Vascular Defects in babies: Coarctation of Aorta
Vascular defects are referred to as abnormally developed blood vessels with which a child is born. They occur due to the defects in the stage of embryonic development. The severity and effect of vascular defects depend on the stage of development at which they occur. Depending upon the embryo’s growth, the defect may affect arteries, lymph vessels, veins or a combination of all three. Some vascular defects are congenital, i.e. they appear before the child is born, while some others develop after birth.
Coarctation of the Aorta
Coarctation of the aorta is a congenital vascular defect. In this condition, a section of the aorta is narrowed to a width that is abnormal as per normal standards. In a child having coarctation of the aorta, the aorta arches towards the leg and abdomen. In a child affected by this condition, there is a possibility of other heart defects being present.
This is because, due to the abnormality, the left ventricle has to work harder to pump an adequate amount of blood so that it is delivered to the lower part of the body. This process may affect the left side of the heart.
Symptoms of Coarctation of the Aorta
In cases where the coarctation of the aorta is mild, the child may not show any symptoms at all. It can however be diagnosed at a later stage in life. The symptoms that may point towards a possible condition of coarctation of the aorta are:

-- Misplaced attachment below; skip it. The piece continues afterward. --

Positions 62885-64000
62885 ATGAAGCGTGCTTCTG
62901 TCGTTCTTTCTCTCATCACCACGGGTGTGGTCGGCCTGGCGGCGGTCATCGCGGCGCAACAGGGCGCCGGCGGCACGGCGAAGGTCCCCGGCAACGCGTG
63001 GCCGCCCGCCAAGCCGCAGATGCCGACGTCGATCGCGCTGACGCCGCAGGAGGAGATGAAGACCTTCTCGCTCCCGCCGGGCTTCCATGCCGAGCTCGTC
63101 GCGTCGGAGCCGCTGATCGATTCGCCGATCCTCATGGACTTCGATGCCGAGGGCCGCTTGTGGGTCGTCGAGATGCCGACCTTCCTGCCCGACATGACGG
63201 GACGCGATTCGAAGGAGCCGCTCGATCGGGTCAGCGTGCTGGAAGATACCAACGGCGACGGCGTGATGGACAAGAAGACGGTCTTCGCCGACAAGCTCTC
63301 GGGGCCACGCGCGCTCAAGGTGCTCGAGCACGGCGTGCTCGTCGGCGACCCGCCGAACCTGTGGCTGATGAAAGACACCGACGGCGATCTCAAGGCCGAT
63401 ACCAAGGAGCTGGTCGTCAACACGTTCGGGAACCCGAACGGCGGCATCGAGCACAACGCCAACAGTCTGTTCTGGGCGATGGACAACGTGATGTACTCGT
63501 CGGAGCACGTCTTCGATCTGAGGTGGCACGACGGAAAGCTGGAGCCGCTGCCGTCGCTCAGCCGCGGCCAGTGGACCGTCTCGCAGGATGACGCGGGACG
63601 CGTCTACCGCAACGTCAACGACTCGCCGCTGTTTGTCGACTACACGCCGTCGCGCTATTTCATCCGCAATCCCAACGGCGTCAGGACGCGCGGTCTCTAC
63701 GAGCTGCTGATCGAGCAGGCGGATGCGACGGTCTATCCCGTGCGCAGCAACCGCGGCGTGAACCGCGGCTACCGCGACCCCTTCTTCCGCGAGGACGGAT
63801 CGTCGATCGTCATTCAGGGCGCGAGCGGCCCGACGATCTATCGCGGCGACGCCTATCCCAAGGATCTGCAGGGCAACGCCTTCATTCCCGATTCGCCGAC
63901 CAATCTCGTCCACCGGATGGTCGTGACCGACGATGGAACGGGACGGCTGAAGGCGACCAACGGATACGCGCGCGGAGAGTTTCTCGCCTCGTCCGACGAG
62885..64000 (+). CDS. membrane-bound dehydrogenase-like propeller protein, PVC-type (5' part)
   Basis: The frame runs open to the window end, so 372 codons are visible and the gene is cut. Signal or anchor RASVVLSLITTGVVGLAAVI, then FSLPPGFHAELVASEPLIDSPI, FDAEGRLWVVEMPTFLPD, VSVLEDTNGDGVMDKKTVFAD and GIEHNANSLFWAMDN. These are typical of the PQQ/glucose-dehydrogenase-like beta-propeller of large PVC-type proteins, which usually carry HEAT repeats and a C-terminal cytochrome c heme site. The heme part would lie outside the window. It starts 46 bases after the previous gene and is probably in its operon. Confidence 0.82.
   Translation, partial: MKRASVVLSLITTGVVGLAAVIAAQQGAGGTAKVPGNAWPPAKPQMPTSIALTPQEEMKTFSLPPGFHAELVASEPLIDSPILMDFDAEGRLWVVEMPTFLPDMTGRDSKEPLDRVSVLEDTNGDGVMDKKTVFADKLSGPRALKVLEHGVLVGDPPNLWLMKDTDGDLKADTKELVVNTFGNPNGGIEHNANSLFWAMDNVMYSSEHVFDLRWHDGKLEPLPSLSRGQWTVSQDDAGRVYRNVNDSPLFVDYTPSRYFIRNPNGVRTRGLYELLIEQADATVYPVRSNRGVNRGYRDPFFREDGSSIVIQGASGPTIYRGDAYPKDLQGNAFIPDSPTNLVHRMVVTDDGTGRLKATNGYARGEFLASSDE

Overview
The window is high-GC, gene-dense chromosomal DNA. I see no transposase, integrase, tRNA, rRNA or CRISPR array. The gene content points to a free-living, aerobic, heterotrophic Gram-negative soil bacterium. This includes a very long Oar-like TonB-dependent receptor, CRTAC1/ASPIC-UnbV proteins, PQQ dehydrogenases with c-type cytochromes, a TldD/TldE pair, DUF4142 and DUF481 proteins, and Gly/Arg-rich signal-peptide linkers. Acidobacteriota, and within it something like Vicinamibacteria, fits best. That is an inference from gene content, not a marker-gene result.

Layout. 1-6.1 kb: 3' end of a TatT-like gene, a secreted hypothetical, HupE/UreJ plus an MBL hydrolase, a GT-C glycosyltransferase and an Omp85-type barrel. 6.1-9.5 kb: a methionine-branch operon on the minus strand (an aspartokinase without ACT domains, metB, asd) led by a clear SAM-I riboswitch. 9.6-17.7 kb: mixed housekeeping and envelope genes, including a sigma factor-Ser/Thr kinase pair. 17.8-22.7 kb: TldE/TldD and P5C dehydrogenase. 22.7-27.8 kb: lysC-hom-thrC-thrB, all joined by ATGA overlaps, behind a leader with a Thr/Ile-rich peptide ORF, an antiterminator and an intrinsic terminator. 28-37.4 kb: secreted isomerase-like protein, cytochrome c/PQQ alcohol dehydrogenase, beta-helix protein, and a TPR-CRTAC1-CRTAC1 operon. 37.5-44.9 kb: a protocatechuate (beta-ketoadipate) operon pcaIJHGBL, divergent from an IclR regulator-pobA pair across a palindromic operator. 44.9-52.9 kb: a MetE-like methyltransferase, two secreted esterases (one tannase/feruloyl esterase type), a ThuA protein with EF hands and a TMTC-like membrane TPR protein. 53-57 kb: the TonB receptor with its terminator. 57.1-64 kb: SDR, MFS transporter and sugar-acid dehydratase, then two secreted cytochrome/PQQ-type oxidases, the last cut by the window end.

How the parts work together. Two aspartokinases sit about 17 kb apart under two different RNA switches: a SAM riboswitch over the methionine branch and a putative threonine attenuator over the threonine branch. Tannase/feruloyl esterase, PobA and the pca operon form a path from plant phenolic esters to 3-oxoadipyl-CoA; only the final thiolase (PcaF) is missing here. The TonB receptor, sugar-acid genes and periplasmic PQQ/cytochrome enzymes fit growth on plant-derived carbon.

- The child has difficulty breathing
- Has poor appetite and trouble during feeding
- The child fails to cross the development milestones at the expected rate
- There may be symptoms with abnormal blood flow or an enlarged heart
- The child may feel dizzy often
- Shortness of breath
- Chest pain
- Bleeding nose
- The child may faint or have near-fainting experience/s
- Coldness in legs and feet and muscle aches after exercise
In mild conditions, it is difficult to detect any symptoms. It is thus important that the parents remain alert and observant of any of the above symptoms.
In some cases, within a few days after birth, the child may begin to show severe symptoms as the aorta is unable to pump enough blood. The baby will then need hospitalization and intense medical care.
Diagnosis of Coarctation of the Aorta
In infants, coarctation of the aorta can be diagnosed with the help of a magnetic resonance angiography. The doctor may also suggest a MRI of the chest to assess the exact location of the coarctation and to determine whether it is affecting any other blood vessels of the body. If some cases, the doctor may initiate a cardiac catheterization test.
Treating Coarctation of the Aorta
Surgery is considered to be the best treatment for coarctation. But depending on a child’s health, other treatments such as balloon angioplasty and stenting can also be employed.